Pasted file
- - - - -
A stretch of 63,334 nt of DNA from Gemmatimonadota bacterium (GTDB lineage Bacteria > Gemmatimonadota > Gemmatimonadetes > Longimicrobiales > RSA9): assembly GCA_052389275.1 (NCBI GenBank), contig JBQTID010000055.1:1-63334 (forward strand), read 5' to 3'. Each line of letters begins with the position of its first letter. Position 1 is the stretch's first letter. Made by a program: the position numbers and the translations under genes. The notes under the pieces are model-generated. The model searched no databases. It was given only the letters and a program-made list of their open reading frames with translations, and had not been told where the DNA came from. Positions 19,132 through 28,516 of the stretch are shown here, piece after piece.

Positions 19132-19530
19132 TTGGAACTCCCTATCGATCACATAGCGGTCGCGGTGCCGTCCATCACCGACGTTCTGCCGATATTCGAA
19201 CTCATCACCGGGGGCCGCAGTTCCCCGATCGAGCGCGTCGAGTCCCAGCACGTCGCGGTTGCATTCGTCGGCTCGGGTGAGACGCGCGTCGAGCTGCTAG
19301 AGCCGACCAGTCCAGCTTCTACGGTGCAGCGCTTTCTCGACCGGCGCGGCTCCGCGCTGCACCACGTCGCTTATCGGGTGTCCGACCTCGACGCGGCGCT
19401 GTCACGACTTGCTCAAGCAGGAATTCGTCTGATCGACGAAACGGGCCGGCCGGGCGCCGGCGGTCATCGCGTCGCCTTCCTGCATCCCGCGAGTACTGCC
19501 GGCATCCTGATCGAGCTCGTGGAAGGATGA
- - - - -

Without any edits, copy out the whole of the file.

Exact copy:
A stretch of 63,334 nt of DNA from Gemmatimonadota bacterium (GTDB lineage Bacteria > Gemmatimonadota > Gemmatimonadetes > Longimicrobiales > RSA9): assembly GCA_052389275.1 (NCBI GenBank), contig JBQTID010000055.1:1-63334 (forward strand), read 5' to 3'. Each line of letters begins with the position of its first letter. Position 1 is the stretch's first letter. Made by a program: the position numbers and the translations under genes. The notes under the pieces are model-generated. The model searched no databases. It was given only the letters and a program-made list of their open reading frames with translations, and had not been told where the DNA came from. Positions 19,132 through 28,516 of the stretch are shown here, piece after piece.

Positions 19132-19530
19132 TTGGAACTCCCTATCGATCACATAGCGGTCGCGGTGCCGTCCATCACCGACGTTCTGCCGATATTCGAA
19201 CTCATCACCGGGGGCCGCAGTTCCCCGATCGAGCGCGTCGAGTCCCAGCACGTCGCGGTTGCATTCGTCGGCTCGGGTGAGACGCGCGTCGAGCTGCTAG
19301 AGCCGACCAGTCCAGCTTCTACGGTGCAGCGCTTTCTCGACCGGCGCGGCTCCGCGCTGCACCACGTCGCTTATCGGGTGTCCGACCTCGACGCGGCGCT
19401 GTCACGACTTGCTCAAGCAGGAATTCGTCTGATCGACGAAACGGGCCGGCCGGGCGCCGGCGGTCATCGCGTCGCCTTCCTGCATCCCGCGAGTACTGCC
19501 GGCATCCTGATCGAGCTCGTGGAAGGATGA